The process for awarding earmark grants is less complex in that it does not include an inter-agency review process. As with discretionary grants, the ability to submit applications electronically was viewed as helpful. FHWA staff did note, however, that they sometimes had difficulty identifying earmark grantees or a contact at the earmark agency, because they received only the name of a project from an Appropriations Act. They suggested that better communication regarding the recipients of grants would help expedite the negotiation of a grant agreement and obligation of funds.
Process for Making Grand Awards
There are several options for the administration of grants under TCSP. Individual TCSP projects can be administered by either FHWA Division offices (which are established for each State), State DOTs, or in special cases by FTA. TCSP grantees must meet Federal-aid requirements when implementing their grants. FHWA has established financial management systems with State DOTs, and many TCSP grants are channeled through this established process. However, in some cases grantees have worked with their FHWA Division office to develop a different funding mechanism, such as a cooperative agreement or grant through another eligible agency (e.g., a public transit agency).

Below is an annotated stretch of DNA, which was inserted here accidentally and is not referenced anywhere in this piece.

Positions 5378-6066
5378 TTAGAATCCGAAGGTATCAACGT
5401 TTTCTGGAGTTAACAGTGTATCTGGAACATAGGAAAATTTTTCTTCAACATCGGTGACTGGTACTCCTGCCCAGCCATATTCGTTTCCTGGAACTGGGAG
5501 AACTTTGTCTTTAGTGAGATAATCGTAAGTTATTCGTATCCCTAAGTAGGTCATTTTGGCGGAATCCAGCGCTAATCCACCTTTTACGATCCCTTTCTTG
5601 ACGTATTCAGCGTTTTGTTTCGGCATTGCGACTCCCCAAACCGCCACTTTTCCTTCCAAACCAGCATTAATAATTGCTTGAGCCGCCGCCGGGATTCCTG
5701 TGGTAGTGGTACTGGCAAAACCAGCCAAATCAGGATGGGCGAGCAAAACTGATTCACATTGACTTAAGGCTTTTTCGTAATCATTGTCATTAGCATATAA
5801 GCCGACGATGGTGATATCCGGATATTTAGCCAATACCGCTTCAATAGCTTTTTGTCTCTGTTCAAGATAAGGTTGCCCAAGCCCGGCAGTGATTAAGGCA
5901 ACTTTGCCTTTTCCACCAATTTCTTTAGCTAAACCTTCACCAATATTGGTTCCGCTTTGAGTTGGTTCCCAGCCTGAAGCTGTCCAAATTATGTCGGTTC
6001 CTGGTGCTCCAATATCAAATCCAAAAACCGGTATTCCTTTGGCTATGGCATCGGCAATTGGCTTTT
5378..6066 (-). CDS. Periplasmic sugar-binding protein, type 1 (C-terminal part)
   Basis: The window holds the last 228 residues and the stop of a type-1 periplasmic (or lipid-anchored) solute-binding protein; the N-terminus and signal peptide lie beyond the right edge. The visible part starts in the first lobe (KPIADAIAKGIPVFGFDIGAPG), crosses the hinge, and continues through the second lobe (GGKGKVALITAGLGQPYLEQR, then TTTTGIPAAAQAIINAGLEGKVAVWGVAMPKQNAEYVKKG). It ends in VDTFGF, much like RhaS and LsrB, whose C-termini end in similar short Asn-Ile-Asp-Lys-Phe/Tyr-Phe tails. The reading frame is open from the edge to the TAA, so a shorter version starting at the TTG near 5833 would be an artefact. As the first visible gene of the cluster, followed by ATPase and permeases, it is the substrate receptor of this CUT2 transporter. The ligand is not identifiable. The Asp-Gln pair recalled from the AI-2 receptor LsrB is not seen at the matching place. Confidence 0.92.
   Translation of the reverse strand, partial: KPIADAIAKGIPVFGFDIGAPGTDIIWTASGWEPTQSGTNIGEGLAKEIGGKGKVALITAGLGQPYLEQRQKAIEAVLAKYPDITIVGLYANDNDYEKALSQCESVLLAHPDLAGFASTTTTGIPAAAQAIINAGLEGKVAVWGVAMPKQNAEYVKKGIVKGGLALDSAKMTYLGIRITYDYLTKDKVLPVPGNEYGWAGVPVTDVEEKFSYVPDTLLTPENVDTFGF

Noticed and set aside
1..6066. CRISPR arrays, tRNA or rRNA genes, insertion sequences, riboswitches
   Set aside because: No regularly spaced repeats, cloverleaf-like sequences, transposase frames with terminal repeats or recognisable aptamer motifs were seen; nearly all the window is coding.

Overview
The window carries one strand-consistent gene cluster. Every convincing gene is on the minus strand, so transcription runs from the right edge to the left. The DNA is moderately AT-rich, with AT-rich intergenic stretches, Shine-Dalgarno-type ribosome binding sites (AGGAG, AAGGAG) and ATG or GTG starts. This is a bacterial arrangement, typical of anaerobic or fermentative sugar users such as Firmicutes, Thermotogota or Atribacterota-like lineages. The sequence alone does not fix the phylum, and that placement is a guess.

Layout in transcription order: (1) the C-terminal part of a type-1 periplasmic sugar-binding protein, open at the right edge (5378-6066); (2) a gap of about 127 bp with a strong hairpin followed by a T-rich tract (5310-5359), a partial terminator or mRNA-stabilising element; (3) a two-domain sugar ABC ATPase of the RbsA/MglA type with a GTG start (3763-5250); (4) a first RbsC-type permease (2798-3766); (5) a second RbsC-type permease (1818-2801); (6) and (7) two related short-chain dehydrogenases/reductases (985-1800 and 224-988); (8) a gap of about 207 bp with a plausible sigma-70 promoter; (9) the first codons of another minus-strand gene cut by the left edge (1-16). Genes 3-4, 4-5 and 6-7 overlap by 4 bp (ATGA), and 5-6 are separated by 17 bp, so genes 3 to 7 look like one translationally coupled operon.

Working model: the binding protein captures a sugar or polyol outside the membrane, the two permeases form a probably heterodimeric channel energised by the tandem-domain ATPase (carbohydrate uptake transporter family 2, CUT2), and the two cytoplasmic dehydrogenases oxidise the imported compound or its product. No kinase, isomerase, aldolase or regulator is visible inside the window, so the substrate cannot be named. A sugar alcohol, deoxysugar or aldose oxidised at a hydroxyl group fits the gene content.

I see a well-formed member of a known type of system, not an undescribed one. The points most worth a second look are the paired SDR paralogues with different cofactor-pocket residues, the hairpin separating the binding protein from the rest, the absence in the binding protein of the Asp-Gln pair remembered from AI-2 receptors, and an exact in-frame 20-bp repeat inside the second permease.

The direct role of FHWA Division offices in the administration of TCSP grants is one of the non-traditional aspects of the TCSP program. This role was intended to streamline the program and provide flexibility in terms of funding arrangements to grantees. However, it also has proven to be more time intensive for some Division offices than originally anticipated. This is partly because many of the grants are being administered to cities, counties, and other agencies (other than State DOTs or MPOs) that are not as familiar with Federal-aid grant requirements. Some of these requirements include the need to create a budget and time schedule and the need to comply with Federal environmental impact review requirements (for construction projects). In addition, FHWA grants are provided on a cost-reimbursable basis, rather than as a lump sum award. As a result, FHWA Division offices commented that they spent a disproportionate amount of time in administering TCSP grants and also working with grantees to help them learn the process and requirements. This was a minor issue for those Divisions with only a couple of grants, but a more significant issue for Divisions with many grants. The burden is compounded by the fact that Division offices do not routinely administer grants directly to local agencies.
A concern also noted by many interviewees, including a number of grant recipients, is that many TCSP projects have taken longer than expected to get underway. In some cases, delays have ranged up to a year from the announcement of the grant award. No single factor can be pinpointed. Delays sometimes have occurred at local agencies attempting to fulfill grant requirements, hire consultants for the project, address changes in local leadership, or identify local funding to cover costs in advance of reimbursement. Delays also have occurred in State DOT contracting departments and in FHWA Division offices due to the amount of technical assistance required for the program. Also, prior expectations for turnaround time may sometimes be optimistic and exceed what can realistically be achieved.